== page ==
Consumer group seeks new rules over Spirit’s $100 carry-on bag fee

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Los Angeles Times Daily Travel & Deal blogger

The nonprofit Consumer Travel Alliance is urging federal officials to force airlines to be more transparent about their fees wherever they sell airline tickets. The action comes on the heels of budget carrier Spirit Airline‘s recent announcement that come November it would increase baggage fees. Among the new prices: a $100 charge for a carry-on bag if you check it at the gate.

The alliance called Spirit’s fee frenzy “a wake-up call” for the Department of Transportation. “When the fee for a carry-on bag can be more than three times the cost of airfare itself, advertising only the airfare is deceptive and misleading to the flying public,” a statement from the organization said.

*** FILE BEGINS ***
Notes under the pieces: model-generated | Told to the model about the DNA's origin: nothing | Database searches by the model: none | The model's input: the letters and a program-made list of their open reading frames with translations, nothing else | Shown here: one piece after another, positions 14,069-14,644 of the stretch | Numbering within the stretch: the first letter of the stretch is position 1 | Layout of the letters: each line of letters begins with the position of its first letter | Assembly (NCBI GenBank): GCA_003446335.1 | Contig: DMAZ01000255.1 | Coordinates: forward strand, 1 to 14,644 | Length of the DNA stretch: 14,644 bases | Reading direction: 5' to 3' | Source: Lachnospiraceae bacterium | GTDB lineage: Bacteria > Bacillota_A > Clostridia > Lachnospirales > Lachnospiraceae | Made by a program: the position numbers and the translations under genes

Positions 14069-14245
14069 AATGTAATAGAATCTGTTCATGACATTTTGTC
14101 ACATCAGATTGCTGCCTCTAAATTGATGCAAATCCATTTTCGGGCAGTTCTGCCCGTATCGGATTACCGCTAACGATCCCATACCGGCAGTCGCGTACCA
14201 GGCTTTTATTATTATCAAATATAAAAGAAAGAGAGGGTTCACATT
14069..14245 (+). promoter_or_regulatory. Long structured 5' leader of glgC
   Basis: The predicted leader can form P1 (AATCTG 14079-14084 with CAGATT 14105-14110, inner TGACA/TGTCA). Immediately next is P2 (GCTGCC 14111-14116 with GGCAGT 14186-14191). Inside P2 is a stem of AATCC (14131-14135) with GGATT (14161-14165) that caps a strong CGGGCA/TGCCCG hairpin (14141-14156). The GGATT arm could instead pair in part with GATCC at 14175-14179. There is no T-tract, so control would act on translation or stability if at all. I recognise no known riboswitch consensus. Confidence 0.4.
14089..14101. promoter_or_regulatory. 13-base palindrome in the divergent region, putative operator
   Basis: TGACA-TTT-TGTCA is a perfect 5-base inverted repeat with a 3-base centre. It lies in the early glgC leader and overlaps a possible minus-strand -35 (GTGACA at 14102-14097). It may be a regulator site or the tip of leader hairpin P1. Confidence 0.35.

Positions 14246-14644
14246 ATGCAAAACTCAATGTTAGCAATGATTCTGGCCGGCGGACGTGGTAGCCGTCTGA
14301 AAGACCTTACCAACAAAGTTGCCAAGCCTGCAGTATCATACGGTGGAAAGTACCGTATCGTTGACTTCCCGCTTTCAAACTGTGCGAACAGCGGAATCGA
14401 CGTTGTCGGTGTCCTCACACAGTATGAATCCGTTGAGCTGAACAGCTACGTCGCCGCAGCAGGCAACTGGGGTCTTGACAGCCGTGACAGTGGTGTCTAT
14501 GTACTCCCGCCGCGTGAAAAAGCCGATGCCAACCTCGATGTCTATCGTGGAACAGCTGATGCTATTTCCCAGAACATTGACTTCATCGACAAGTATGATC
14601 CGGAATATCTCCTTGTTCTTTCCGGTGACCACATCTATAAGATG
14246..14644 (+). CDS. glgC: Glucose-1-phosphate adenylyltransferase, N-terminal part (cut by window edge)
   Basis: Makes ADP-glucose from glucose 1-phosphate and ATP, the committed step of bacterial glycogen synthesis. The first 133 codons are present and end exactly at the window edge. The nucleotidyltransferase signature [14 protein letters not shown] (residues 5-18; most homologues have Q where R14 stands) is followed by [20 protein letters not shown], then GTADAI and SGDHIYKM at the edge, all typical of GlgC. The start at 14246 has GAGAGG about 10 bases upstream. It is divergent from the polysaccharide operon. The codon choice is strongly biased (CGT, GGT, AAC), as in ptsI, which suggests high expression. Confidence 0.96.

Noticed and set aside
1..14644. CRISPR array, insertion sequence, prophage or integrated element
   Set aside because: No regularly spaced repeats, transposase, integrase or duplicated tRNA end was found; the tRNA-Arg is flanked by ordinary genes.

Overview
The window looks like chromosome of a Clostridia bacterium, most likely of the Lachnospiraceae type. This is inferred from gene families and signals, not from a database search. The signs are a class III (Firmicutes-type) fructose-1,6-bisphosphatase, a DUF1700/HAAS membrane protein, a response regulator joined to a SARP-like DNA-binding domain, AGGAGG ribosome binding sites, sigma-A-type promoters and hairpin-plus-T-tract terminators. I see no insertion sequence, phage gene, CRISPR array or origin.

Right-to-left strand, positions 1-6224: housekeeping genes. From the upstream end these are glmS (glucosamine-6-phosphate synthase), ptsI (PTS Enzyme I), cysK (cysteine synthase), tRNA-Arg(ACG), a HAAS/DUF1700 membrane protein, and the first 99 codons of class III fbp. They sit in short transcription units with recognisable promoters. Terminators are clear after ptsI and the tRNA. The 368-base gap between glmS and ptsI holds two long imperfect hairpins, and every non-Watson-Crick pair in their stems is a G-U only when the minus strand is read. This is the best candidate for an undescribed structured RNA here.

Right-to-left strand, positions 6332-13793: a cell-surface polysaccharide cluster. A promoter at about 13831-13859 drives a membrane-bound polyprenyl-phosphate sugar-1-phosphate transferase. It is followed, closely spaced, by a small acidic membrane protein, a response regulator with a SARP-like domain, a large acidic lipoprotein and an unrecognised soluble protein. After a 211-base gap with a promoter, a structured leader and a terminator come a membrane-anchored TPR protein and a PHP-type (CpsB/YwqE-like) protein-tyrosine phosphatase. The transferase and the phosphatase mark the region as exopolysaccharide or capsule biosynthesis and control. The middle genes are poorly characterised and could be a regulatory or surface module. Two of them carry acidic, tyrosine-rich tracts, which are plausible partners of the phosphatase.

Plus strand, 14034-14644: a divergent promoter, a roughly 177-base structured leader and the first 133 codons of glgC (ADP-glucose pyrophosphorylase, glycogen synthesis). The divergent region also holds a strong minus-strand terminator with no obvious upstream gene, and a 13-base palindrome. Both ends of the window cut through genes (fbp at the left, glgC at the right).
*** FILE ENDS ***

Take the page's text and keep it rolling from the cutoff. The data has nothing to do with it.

It argued that consumers don’t see a true picture of the price of their tickets because fees aren’t always disclosed to those who buy tickets through travel agents and online. Typically airlines post the cost of bag and other fees on their websites, but they aren’t necessarily factored into the ticket price when a reservation is made.


So far, Spirit is alone in charging $100 for a carry-on bag, but the consumer group’s criticism of fee disclosure wasn’t limited to that carrier. Here are two other examples it pointed to:

--”An American Airlines $534 transcontinental flight from LAX to Dulles can cost 22 percent more when two pieces of luggage are added to the airfare.”

--”A US Airways flight from Washington Reagan to Boston can be purchased with an airfare of between $140-$170 on most dates with an advanced purchase. Baggage charges for two checked bags will cost $120 round-trip, adding 70 to 85 percent to the cost of travel.”

Spirit, in its defense, repeatedly has said the itemized fees it offers keeps airfare prices low and consumers paying only for what they need.

But is there really a choice when you have carry-on bag fees and checked bag fees?